Humor Columnist



















Meet the Columnist

Columnist, Sheila Moss, is humor writer from  Tennessee. She writes  a weekly human interest column about daily life and the funny things that happen to everyone.

   She has written for  the Daily News of Kingsport,   Griffin Journal, Oakridge Now, Atlanta Woman Magazine, Aberdeen Examiner, Angleton Advocate,  and Smyrna AM, a supplement of the Murfreesboro Daily News Journal. She has been published by Voyageur Press, McGraw Hill, and the good folks at Guidepost Books.  Her articles have appeared in numerous anthologies and other publications, both in print and online.

    She is a former board member and past  Editor of  the, website of  the National Society of Newspaper Columnists, the oldest and largest professional organization for columnists. She is the Web Editor of Southern  and  a founder of the Southern Humorists writers' organization. She is writer, editor, and webmaster of

    To carry her weekly column in your newspaper, or to republish an article, please contact her. It's that easy. 

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Humor Dentist....

The Humor Dentist

Itís an ordinary office on an ordinary street in a dignified brick office building. On the door is a brass plaque with a name on it and the word "Dentist". Inside is a regular dentistís waiting room with leather chairs, outdated magazines, and a sign-in pad on the ledge of the receptionistís window. Nothing unusual here, except maybe the nicer than normal Oriental rug that covers the hardwood floor.

Setting in the office waiting to be called, the patient has no clue that behind the inner door is not an ordinary dental office at all, but something different. Once you walk through the door to the inner office, you are in a different dimension. You have entered the office of the humor dentist.

Things seem exactly the same at first. Ordinary gray walls, a long hall. The dental assistant shows you to the chair and puts the dreaded napkin around your neck. You know what comes next, 30 minutes of torture, needles the size of jackhammers and drills remarkably similar to those used by construction workers.

You are an adult, but your mind races backward to every bad experience you have ever had with dentistry. You become a child again, reliving pain from years before, shrinking in size until you are almost too small for the dental chair and feel as if you need a booster seat.

Modern dentistry is nothing like that of the tortured past, you think in your rational mind. Newer techniques and recognition of patientís apprehension have come a long way. But the irrational fears remain, making you tense, though you try to remain calm and not to entertain the thoughts in your mind.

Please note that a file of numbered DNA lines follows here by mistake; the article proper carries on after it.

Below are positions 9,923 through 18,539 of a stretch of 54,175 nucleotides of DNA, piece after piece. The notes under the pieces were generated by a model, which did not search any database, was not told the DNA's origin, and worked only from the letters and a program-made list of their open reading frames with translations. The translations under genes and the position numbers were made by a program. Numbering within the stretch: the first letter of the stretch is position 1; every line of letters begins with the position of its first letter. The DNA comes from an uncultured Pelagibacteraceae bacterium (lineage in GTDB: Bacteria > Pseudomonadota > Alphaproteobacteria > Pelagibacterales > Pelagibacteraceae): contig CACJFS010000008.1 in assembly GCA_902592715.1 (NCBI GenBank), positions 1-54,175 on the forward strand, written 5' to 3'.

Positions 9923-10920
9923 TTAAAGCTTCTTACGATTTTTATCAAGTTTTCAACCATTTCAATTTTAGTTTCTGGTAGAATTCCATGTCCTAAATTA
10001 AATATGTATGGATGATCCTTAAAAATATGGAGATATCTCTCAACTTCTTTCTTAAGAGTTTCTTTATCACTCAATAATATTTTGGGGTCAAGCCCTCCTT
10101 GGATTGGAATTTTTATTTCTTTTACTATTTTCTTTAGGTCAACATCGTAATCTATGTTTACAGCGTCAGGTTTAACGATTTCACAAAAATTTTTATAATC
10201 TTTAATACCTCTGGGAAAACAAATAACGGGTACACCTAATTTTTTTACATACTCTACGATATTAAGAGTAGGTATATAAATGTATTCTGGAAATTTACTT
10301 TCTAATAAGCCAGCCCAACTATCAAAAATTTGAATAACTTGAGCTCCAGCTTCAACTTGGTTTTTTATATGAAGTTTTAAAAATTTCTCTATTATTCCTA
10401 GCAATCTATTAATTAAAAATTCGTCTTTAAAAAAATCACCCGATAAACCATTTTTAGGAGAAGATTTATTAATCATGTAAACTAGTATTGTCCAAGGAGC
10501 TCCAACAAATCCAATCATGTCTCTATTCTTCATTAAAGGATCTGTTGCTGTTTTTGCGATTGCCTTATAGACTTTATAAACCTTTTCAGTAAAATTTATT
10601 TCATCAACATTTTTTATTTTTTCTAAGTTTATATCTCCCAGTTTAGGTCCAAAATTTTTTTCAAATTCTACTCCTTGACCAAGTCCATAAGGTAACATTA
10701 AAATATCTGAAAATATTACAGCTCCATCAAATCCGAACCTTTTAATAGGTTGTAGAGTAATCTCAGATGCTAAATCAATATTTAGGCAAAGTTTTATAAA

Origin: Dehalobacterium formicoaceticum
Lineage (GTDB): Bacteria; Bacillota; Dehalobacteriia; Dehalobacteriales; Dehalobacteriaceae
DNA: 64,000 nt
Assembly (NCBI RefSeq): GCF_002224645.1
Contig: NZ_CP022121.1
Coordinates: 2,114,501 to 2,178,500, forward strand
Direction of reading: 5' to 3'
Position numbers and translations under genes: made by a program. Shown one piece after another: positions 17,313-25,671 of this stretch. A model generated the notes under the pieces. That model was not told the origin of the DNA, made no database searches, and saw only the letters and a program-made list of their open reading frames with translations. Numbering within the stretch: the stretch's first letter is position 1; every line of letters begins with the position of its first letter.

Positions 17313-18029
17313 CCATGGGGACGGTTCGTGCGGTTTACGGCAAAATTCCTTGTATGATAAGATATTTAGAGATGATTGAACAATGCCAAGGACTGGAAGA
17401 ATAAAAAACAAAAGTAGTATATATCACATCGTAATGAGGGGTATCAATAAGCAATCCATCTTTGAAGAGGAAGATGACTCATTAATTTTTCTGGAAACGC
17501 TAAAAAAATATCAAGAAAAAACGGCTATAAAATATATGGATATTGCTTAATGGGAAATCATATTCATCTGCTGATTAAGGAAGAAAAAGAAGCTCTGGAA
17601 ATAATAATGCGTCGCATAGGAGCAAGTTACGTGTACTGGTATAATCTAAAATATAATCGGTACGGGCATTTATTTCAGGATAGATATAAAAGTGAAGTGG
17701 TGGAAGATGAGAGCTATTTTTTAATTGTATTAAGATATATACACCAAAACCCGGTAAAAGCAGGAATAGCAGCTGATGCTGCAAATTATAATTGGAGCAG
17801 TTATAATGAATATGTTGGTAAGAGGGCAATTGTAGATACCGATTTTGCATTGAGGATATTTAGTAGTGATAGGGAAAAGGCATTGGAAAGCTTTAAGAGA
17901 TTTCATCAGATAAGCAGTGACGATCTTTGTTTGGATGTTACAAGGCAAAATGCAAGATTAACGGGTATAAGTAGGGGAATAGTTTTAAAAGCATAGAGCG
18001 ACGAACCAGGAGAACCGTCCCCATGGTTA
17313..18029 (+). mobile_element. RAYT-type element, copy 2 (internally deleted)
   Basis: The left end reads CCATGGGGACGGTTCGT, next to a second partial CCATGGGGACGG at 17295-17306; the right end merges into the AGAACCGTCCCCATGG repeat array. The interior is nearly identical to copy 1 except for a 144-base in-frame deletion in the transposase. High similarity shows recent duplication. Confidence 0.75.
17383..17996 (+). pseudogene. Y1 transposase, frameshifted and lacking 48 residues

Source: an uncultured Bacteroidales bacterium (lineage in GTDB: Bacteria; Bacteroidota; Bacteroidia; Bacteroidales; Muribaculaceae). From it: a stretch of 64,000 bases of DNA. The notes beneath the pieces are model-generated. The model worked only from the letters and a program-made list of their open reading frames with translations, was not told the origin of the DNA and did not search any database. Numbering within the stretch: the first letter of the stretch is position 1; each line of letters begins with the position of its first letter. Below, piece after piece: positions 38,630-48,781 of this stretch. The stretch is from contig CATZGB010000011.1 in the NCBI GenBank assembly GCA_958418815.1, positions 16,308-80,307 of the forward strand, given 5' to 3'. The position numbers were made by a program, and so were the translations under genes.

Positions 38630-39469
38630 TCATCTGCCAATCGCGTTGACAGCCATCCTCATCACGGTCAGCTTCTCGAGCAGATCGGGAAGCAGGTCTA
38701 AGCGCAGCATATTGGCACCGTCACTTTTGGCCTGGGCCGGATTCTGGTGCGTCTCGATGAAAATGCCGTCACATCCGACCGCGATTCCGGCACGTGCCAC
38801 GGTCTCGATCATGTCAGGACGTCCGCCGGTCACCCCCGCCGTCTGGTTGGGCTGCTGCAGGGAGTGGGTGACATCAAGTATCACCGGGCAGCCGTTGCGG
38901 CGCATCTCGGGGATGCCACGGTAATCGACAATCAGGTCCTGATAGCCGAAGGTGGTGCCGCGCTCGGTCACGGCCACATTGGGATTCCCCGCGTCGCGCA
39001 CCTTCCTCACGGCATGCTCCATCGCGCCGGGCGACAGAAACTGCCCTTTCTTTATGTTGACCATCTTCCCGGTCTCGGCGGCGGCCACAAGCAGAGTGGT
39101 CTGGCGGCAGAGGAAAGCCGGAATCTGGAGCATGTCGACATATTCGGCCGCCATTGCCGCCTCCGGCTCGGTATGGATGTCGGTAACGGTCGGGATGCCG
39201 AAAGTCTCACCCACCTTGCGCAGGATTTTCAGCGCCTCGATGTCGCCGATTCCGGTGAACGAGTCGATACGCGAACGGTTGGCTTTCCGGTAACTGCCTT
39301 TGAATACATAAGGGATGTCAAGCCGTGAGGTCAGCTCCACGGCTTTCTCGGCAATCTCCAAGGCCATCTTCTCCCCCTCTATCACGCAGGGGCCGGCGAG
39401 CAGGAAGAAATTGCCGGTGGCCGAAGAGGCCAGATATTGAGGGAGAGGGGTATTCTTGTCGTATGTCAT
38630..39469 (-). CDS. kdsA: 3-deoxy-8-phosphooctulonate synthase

Is there a person in the world that enjoys going to the dentist, you wonder? Probably more dental appointments are "forgotten" than for any other profession. People put things they dread in the back of their consciousness. We "forget" so we donít have to face our fears.

But this is no ordinary dental office, remember; this is the office of the humor dentist. Does he sedate patients with laughing gas to relax them, you wonder? Does he wear a red nose and juggle like Robin Williams? Now thatís a thought, although juggling dental picks, mirrors, and drill bits does not seem like a very good idea.

Then the dental assistant leans your dental chair backwards and you look up the ceiling. You stare at it in disbelief.. Painted on the ceiling in childrenís art is a picture of a large smiling clown complete with a big red nose. You smile in spite of yourself. And next to it is another clown in full clown attire, painted by yet a different child.

As you sneak a peak out the door into the hall, you see more ceiling clowns that you didnít notice before, happy clowns with big smiling faces, balloons and flowers adorning them. This is definitely a doctor with a sense of humor.

By the time the dentist comes in with his green medical attire, you are burning with curiosity. He is used to the questions and explains that a teacher let her students paint them and then ordinary ceiling tiles were replaced with clown tiles. He is not childrenís dentist. These clowns are there for adults.

It is hard to be afraid with the brave, bright-colored clowns smiling down at you. You feel the past slip away as you grow larger, back to adult size. There are clowns on the ceiling of every examination room, something cheerful to look at and focus on while he is working, instead of just an ordinary white ceiling.

He is professional and everything else is ordinary - Except the clowns, whose smiles give away the secret behind the doctorís professional demeanor. 

You are in the office of the humor dentist.

AUTHORS NOTE: Yes, this is a true story. The humor dentist practices dentistry in the Nashville vicinity and he is my dentist.

Copyright 2001 Sheila Moss

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